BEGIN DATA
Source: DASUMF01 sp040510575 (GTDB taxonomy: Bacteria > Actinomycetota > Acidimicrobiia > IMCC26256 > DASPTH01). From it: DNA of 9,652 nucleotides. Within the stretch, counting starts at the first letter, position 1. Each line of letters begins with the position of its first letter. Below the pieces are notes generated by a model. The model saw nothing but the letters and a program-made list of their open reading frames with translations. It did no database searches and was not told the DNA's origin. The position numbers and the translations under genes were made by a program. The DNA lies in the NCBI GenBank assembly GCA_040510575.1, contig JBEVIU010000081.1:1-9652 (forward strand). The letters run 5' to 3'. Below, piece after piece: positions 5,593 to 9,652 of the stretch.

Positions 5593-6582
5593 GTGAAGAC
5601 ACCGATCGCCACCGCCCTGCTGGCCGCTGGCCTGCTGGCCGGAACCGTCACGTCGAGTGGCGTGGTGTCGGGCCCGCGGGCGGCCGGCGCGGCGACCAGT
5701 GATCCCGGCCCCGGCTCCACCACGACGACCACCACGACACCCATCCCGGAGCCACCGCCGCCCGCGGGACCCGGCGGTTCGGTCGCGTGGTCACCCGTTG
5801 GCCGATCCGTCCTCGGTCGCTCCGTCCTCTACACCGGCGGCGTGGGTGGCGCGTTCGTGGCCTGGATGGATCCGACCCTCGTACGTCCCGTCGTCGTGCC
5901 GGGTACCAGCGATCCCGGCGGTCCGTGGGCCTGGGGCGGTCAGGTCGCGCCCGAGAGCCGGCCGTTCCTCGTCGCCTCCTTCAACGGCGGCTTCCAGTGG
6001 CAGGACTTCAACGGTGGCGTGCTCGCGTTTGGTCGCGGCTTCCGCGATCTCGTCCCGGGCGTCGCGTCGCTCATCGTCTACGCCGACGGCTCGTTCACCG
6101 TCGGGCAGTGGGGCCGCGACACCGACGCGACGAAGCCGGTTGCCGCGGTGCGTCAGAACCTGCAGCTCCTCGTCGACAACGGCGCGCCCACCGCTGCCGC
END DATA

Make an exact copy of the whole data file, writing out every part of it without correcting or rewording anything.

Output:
Source: DASUMF01 sp040510575 (GTDB taxonomy: Bacteria > Actinomycetota > Acidimicrobiia > IMCC26256 > DASPTH01). From it: DNA of 9,652 nucleotides. Within the stretch, counting starts at the first letter, position 1. Each line of letters begins with the position of its first letter. Below the pieces are notes generated by a model. The model saw nothing but the letters and a program-made list of their open reading frames with translations. It did no database searches and was not told the DNA's origin. The position numbers and the translations under genes were made by a program. The DNA lies in the NCBI GenBank assembly GCA_040510575.1, contig JBEVIU010000081.1:1-9652 (forward strand). The letters run 5' to 3'. Below, piece after piece: positions 5,593 to 9,652 of the stretch.

Positions 5593-6582
5593 GTGAAGAC
5601 ACCGATCGCCACCGCCCTGCTGGCCGCTGGCCTGCTGGCCGGAACCGTCACGTCGAGTGGCGTGGTGTCGGGCCCGCGGGCGGCCGGCGCGGCGACCAGT
5701 GATCCCGGCCCCGGCTCCACCACGACGACCACCACGACACCCATCCCGGAGCCACCGCCGCCCGCGGGACCCGGCGGTTCGGTCGCGTGGTCACCCGTTG
5801 GCCGATCCGTCCTCGGTCGCTCCGTCCTCTACACCGGCGGCGTGGGTGGCGCGTTCGTGGCCTGGATGGATCCGACCCTCGTACGTCCCGTCGTCGTGCC
5901 GGGTACCAGCGATCCCGGCGGTCCGTGGGCCTGGGGCGGTCAGGTCGCGCCCGAGAGCCGGCCGTTCCTCGTCGCCTCCTTCAACGGCGGCTTCCAGTGG
6001 CAGGACTTCAACGGTGGCGTGCTCGCGTTTGGTCGCGGCTTCCGCGATCTCGTCCCGGGCGTCGCGTCGCTCATCGTCTACGCCGACGGCTCGTTCACCG
6101 TCGGGCAGTGGGGCCGCGACACCGACGCGACGAAGCCGGTTGCCGCGGTGCGTCAGAACCTGCAGCTCCTCGTCGACAACGGCGCGCCCACCGCTGCCGC